With an incredible team behind her and a strong fan base, she’s probably one of the most talked-about rappers in South Africa. Nadia Nakai has successfully shown that she’s a force to be reckoned with in the South African hip hop fraternity.
Her debut studio album, Nadia Naked, which was released on 28 June 2019, gave Nadia her first nomination at the South African Hip Hop Awards, in the Album of the Year category.
And now, her fans can peep behind the curtain and see the real Nadia with the release of Nadia Naked – The Album Documentary. Showmax had the opportunity to chat to Nadia about the documentary and here’s what she had to say.
For those who are unfamiliar with your brand and music, what are you hoping they will take from this documentary?
I’d like for them to get a bit more insight into the hip hop genre, as well as insight from a female rapper’s perspective. I don’t think a lot of people understand what it takes to be a hip hop artist in South Africa and what it takes to be a female in this genre of music.
It seems like being vulnerable was a bit of a challenge for you when making the album and documentary. What made you decide to finally open up?
Growth. I just got older and I began to understand the reason I went through certain experiences in my life. Those experiences became the main reason I wanted to share more of myself.
At the beginning of my career, I was too scared to have a voice, I was still learning a lot about the industry from my peers and other people in general. But now, I’m at that age where I’m still learning but I have a voice, I have an opinion and I’m not shy to show my vulnerable side.
There’s a part in the documentary where you mention that your collaborator Cassper Nyovest made you go back to the drawing board as he was not pleased with the initial project. How did that process of starting from scratch make you feel?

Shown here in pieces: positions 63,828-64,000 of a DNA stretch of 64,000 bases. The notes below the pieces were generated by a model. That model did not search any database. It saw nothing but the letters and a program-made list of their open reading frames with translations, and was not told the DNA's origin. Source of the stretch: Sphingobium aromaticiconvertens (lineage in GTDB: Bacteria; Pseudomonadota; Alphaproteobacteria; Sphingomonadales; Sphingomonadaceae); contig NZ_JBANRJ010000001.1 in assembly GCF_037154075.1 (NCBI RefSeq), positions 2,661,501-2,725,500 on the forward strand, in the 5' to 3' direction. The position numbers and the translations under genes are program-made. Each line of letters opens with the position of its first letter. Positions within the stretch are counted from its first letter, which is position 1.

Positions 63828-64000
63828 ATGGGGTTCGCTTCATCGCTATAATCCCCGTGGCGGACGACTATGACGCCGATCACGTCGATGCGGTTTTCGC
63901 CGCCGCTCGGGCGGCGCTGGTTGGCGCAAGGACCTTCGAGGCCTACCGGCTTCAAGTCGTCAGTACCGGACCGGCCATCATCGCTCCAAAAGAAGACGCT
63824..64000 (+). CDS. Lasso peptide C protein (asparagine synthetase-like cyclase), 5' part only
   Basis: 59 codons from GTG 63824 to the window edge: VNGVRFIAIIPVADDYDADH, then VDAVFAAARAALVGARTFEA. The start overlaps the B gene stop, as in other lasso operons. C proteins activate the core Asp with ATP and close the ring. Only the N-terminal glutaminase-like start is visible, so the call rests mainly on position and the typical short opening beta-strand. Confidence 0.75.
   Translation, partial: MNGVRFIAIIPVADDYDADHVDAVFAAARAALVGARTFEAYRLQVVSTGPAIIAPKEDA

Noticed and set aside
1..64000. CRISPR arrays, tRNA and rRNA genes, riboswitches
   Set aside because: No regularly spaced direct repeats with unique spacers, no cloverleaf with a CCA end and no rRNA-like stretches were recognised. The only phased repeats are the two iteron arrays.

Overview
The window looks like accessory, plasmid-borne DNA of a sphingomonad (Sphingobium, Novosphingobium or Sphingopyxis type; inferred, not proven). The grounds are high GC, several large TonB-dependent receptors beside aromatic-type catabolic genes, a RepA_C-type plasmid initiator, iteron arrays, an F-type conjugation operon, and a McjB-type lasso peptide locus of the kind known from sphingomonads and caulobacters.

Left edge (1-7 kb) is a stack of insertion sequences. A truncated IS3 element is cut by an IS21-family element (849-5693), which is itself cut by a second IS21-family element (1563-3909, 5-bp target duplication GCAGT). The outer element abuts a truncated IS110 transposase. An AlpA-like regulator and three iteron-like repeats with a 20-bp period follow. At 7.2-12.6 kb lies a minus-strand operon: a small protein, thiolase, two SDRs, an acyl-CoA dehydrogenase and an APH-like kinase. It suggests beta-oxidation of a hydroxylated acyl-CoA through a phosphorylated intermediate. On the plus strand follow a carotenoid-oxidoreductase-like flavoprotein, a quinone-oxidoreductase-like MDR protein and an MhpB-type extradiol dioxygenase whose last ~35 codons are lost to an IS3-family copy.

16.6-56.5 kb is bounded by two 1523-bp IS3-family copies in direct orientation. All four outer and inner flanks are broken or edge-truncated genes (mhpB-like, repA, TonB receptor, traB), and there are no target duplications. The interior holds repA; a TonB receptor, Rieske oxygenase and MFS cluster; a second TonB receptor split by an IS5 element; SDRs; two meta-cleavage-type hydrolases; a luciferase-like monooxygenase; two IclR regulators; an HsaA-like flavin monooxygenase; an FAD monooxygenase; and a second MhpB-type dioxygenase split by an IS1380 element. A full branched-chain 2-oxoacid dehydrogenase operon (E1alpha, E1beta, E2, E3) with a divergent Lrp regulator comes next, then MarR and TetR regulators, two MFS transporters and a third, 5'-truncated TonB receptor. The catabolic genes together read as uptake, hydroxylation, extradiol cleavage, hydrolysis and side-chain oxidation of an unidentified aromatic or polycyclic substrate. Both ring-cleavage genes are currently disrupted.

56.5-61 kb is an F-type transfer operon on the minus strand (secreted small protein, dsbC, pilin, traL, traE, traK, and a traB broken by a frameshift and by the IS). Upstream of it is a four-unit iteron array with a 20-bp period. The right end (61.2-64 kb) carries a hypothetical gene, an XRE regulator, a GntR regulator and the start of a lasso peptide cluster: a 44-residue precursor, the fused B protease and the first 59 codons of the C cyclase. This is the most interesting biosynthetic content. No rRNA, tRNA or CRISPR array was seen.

I won’t lie – I was hurt. Anyone who has an opinion on your work will always affect you. Even when I had my first conversation with Showmax about this project, the first thing I asked them was, “What did you think of the documentary?” It’s a piece of my work and it’s very dear to me.
So having someone like Cassper have such a strong opinion about my work was a bit of a shock. However, I’ve come to realise that I needed that honesty from him and I’m grateful for people like Cassper because he knows my potential and that I can produce a project as great as Nadia Naked.
In the documentary, you also express a lot of respect for the people you’ve collaborated with such as the likes of Tshego, Khuli and Lady Zamar. Are you planning on working with these artists again?
Definitely! I would love to work with all three again. Tshego is a very close friend of mine. We get each other creatively and I’ll be working with him in many of my other projects.
Khuli Chana is someone I’ve been wanting to work with for so long and the fact that we’ve been able to form such a great working relationship is so exciting. Khuli is a great artist and businessman; I’ve learned a lot from him.
The same with Lady Zamar. She is such an amazing artist and we have so much in common, especially with how we want to break certain barriers that hinder women in the music industry.